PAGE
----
• What
    is this?
    You've landed on the AMD Portal on AnandTech. This section is sponsored by AMD. It features a collection of all of our independent AMD content, as well as Tweets & News from AMD directly. AMD will also be running a couple of huge giveaways here so check back for those.
    PRESENTED BY

Civilization V

Our final game, Civilization 5, gives us an interesting look at things that other RTSes cannot match, with a much weaker focus on shading in the game world, and a much greater focus on creating the geometry needed to bring such a world to life. In doing so it uses a slew of DirectX 11 technologies, including tessellation for said geometry, driver command lists for reducing CPU overhead, and compute shaders for on-the-fly texture decompression.

Civilization V

Civilization V

Because of the fact that Civilization V uses driver command lists, we were originally not going to include it in this benchmark suite as a gaming benchmark. If it were solely a DCL test it would do a good job highlighting the fact that AMD doesn’t currently support the feature, but a poor job of actually explaining any hardware/architectural differences.  It was only after we saw AMD’s reviewer’s guide that we decided to go ahead and include it, because quite frankly we didn’t believe the numbers AMD had published.

With the GTX 580 and the 6970, the 6970 routinely lost to the GTX 580 by large margins. We had long assumed this was solely due to NVIDIA’s inclusion of DCLs, as we’ve seen a moderate single-GPU performance deficit and equally moderate multi-GPU lead for AMD melt away when NVIDIA added DCL support. The 7970 required that we rethink this.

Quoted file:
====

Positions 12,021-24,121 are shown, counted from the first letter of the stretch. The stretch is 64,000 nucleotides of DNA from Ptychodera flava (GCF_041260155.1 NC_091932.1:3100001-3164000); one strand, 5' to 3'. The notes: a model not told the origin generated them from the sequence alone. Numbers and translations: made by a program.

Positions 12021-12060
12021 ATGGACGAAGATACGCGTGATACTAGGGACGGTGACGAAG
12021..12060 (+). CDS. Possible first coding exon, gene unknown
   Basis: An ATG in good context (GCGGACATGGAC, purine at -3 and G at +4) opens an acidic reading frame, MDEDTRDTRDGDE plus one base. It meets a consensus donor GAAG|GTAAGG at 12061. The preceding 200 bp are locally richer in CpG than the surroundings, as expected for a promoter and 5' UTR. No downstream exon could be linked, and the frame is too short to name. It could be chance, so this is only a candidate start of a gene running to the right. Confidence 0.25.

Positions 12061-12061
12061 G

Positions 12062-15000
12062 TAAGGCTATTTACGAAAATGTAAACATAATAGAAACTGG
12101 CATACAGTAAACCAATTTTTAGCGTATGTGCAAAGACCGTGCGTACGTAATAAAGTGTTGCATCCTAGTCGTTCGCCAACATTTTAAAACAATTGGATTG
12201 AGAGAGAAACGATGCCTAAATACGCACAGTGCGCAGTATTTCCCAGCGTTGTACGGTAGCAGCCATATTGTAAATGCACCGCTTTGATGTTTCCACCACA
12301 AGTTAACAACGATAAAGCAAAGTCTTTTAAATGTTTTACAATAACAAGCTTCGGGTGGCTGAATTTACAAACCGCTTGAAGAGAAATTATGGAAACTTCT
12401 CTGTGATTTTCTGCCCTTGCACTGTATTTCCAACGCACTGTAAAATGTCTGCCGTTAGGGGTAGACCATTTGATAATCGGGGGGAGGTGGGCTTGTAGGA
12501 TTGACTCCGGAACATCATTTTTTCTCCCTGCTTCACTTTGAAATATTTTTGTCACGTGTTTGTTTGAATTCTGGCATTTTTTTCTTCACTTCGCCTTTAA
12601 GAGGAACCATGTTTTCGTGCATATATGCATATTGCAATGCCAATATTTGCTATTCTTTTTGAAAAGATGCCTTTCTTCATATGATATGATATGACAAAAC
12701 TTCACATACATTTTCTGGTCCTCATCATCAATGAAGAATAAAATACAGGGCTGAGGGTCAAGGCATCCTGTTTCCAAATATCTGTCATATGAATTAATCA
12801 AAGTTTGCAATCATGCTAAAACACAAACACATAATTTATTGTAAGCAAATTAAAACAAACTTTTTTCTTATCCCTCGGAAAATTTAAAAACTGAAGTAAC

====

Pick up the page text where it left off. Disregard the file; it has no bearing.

If Civilization V was solely a DCL test, then our 2560 results would be impossible – the 7970 is winning by 12% in a game NVIDIA previous won by a massive margin. NVIDIA only regains their lead at 1680, which at this resolution we’re not nearly as likely to be GPU-bound.

So what changed? AMD has yet to spill the beans, but short of a secret DCL implementation for just CivV we have to look elsewhere. Next to DCL CivV’s other killer feature is its use of compute shaders, and GCN is a compute architecture. To that extent we believe at this point that while AMD is still facing some kind of DCL bottleneck, they have completely opened the floodgates on whatever compute shader bottleneck was standing in their way before. This is particularly evident when comparing the 7970 to the 6970, where the 7970 enjoys a consistent 62% performance advantage. It’s simply an incredible turnabout to see the 7970 do so well when the 6970 did so poorly.

Of course if this performance boost really was all about compute shaders, it raises a particularly exciting question: just how much higher could AMD go if they had DCLs? Hopefully one day that’s an answer we get to find out.

Starcraft II Compute: The Real Reason for GCN
POST A COMMENT

291 Comments

View All Comments

  • mavere - Thursday, December 22, 2011 - link

    Seriously!

    With the prevalence of practically silent PSUs, efficient tower heatsinks, and large quiet fans, I cannot fathom why the noise floor is 37.9 dB.
    Reply
  • Finally - Thursday, December 22, 2011 - link

    As usual, AT is shooting straight for the brain-dam, I mean, ENTHUSIAST crowd feat. a non-mentioned power supply that should be well around 1000W in order to drive over-priced CPUs as well as quadruple GPU setups.